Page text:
400pp., b/w & colour illus., hardback, d.w., Oakland, 2018
"Leora Maltz-Leca has written a book that is a formal, social, and deeply philosophical art history. Basing her study on the metaphorical possibilities of process and material, as well as on the correct notion that a formal investigation can lead to understanding the social, political, and philosophical implications of the artist’s oeuvre, Maltz-Leca recovers William Kentridge’s specific South African origins while she also uses his work to explore the ripple effects of Euro-American modernism in the world. This imaginative and provocative text resituates the artist in new and surprising ways.” Steven Nelson, Professor of African and African American Art, University of California, Los Angeles
"Leora Maltz-Leca has brilliantly delved into the relationship between Kentridge’s working process and the function and role of metaphor in his work. She has carefully incorporated interviews with the artist, previous scholarship, and contemporary historical analysis into a convincing articulation of the isomorphism between his studio practice and the shifting, evolving conditions of pre- and post-apartheid South African history. Beautifully written, the text retains clarity in complexity." Jennifer A. González, Professor of History of Art and Visual Culture, Contemporary Art, and Race and Representation, University of California, Santa Cruz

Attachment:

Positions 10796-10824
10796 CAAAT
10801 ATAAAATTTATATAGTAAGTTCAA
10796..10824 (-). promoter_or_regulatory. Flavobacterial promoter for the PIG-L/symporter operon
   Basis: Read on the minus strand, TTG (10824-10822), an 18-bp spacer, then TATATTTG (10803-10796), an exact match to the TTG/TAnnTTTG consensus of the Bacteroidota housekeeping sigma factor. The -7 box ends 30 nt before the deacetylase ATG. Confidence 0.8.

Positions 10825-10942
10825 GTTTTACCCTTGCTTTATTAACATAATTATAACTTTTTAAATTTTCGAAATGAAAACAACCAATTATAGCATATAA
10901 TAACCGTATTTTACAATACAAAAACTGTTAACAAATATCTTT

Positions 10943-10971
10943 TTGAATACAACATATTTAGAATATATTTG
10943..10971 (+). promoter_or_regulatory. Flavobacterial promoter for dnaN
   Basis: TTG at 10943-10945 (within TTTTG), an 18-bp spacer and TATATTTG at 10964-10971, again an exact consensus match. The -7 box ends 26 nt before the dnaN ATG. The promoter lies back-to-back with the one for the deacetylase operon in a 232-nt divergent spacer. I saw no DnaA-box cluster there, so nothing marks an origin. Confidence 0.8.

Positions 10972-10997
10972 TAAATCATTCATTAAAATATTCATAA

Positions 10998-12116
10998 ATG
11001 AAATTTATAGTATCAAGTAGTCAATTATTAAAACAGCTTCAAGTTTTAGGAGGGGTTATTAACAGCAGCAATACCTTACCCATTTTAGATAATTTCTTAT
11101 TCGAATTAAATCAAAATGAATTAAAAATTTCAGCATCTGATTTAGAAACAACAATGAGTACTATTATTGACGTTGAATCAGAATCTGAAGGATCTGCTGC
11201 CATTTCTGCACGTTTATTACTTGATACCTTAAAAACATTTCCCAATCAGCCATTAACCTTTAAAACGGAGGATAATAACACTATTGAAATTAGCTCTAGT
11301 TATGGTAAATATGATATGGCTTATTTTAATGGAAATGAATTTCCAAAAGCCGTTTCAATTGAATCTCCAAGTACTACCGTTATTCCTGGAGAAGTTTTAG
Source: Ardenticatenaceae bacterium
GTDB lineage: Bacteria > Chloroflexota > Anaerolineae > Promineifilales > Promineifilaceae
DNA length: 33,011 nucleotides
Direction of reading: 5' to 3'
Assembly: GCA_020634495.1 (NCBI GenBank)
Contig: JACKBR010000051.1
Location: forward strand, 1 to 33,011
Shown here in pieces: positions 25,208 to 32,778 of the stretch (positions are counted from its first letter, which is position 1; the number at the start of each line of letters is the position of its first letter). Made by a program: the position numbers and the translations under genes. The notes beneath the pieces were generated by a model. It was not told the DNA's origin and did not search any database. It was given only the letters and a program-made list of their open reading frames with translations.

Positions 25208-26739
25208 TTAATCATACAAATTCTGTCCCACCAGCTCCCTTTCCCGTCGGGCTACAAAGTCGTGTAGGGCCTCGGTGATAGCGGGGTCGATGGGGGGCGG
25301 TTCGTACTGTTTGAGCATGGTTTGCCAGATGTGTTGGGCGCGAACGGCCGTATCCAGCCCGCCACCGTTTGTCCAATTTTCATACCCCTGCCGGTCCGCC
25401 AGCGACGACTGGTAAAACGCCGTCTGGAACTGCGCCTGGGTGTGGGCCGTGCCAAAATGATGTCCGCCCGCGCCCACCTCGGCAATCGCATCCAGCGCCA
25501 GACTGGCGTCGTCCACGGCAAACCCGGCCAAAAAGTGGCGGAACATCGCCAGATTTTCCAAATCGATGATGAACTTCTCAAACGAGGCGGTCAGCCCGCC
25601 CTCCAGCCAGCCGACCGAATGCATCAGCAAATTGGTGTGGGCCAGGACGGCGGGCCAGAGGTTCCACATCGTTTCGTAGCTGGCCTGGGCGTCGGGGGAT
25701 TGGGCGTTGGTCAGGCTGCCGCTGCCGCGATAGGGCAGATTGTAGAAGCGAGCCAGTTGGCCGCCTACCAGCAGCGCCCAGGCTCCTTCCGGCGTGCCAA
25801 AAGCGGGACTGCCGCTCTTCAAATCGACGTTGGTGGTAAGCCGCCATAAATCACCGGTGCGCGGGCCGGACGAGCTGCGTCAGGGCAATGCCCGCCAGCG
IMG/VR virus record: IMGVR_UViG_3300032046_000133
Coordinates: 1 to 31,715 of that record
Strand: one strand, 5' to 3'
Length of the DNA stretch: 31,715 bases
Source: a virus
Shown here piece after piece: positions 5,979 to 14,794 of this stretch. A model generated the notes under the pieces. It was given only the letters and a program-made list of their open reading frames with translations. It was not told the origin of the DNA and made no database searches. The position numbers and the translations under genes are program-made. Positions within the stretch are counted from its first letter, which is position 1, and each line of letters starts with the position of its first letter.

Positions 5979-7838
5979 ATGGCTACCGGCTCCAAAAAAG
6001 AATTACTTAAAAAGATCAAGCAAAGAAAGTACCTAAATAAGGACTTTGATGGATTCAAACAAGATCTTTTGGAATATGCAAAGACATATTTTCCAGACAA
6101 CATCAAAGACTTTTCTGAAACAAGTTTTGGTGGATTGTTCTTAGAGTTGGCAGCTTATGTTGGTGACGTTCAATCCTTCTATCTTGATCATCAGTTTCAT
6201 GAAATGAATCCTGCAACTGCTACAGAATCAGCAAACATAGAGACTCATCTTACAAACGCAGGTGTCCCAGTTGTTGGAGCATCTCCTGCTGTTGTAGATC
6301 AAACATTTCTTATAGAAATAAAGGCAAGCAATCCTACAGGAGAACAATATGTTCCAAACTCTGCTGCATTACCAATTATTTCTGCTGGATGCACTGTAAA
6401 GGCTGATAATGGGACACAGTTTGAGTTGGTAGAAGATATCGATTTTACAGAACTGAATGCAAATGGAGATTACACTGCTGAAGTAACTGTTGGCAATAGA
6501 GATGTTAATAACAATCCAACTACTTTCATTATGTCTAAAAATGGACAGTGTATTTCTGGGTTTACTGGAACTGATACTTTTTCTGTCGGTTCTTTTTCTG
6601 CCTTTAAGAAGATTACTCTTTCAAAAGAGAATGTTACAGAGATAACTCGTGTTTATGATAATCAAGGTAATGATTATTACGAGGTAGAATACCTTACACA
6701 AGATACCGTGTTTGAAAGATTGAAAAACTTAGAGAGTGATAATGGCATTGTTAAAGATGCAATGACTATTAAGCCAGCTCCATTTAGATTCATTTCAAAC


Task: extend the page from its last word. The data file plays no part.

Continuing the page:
Leora Maltz-Leca is Associate Professor of Contemporary Art History and Chair of the History of Art and Visual Culture department at the Rhode Island School of Design.